EFI Connects with printers

EFI Connects with printers
Company says print has bright future in fourth industrial revolution

EFI Connect 2018 saw close to 1200 people descend on Las Vegas in the 18th edition of the user-conference, including printers from Australia.

EFI is one of the giants of the global print industry, with sales of almost US$1bn, and at the core of both technology and market development, so its annual user conference is a keenly anticipated event, as it provides a window into the immediate future.

And this time that window was giving attendees a view into a future with print as a major part of it. The EFI CEO Guy Gecht, kicked off the proceedings, giving his opening keynote address, foreshadowing an upbeat future for the future of print.

Centred on the concept of the fourth industrial revolution, which will involve big data, personalisation, virtual reality and augmented reality technologies, and the internet of things (IoT), Gecht contends that print will play a key role for consumers, bridging a gap visually between the virtual world and the physical world.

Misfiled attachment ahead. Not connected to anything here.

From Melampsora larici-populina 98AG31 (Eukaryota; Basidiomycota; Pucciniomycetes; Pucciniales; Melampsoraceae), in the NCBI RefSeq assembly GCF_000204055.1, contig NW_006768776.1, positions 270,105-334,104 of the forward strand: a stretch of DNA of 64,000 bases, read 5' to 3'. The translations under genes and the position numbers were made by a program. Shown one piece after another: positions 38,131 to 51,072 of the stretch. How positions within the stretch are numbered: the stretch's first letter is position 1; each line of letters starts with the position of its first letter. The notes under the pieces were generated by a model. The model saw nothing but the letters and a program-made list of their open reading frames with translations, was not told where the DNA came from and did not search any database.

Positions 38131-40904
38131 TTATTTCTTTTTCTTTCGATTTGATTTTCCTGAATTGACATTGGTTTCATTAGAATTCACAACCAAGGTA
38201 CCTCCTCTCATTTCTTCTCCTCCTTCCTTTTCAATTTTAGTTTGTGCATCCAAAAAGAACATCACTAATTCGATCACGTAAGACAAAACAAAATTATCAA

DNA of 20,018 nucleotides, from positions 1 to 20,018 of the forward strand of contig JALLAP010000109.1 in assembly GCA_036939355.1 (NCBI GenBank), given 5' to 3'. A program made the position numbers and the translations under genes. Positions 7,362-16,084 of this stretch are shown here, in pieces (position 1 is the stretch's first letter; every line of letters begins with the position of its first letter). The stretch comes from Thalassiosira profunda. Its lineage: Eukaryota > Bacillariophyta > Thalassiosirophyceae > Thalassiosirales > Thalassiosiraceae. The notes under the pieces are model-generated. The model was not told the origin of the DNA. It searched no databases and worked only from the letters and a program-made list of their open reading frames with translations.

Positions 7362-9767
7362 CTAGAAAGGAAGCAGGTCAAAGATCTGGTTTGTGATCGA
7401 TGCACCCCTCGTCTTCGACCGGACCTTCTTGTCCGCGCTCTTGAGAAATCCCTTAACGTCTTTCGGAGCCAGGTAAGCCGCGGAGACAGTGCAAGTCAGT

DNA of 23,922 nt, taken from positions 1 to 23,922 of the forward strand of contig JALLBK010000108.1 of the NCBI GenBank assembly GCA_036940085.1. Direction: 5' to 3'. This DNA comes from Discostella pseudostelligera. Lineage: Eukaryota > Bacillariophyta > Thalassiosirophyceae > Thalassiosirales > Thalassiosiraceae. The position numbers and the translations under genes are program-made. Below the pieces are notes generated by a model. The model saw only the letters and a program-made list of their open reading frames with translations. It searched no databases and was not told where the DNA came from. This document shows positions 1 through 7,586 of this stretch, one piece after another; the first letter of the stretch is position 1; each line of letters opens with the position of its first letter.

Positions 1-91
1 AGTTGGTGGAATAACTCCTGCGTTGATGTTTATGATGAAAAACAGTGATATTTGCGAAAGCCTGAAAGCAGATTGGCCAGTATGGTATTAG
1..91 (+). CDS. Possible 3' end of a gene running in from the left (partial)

He says, “This is an important moment for the world, for technology, for industry, especially for printing. We think it is the early stages of the fourth industrial revolution. “Involving artificial intelligence, robots, virtual reality, new applications that require more computing power and more data, will lead to more personalisation. Adaptable designs will become more common, and industries that use images, like fashion, building materials, display graphics, packaging, they will need a lot of the printing tools, that we as an industry build over the years. Manufacturing on demand will change what we want. Marketing will not be the same, people have their own tastes. We will not have advertisements targeted at everyone on the east coast that watch TV at 7am, you will target the people you want to give them the product they want.

“With that, we think there will be a new definition of print. No longer are people after just documents, no longer is this an industry just about publishing, every material in the world that needs to have images is print. If we as an industry embrace that, there is a bigger opportunity than we have ever had before. There are bigger markets than we ever addressed before.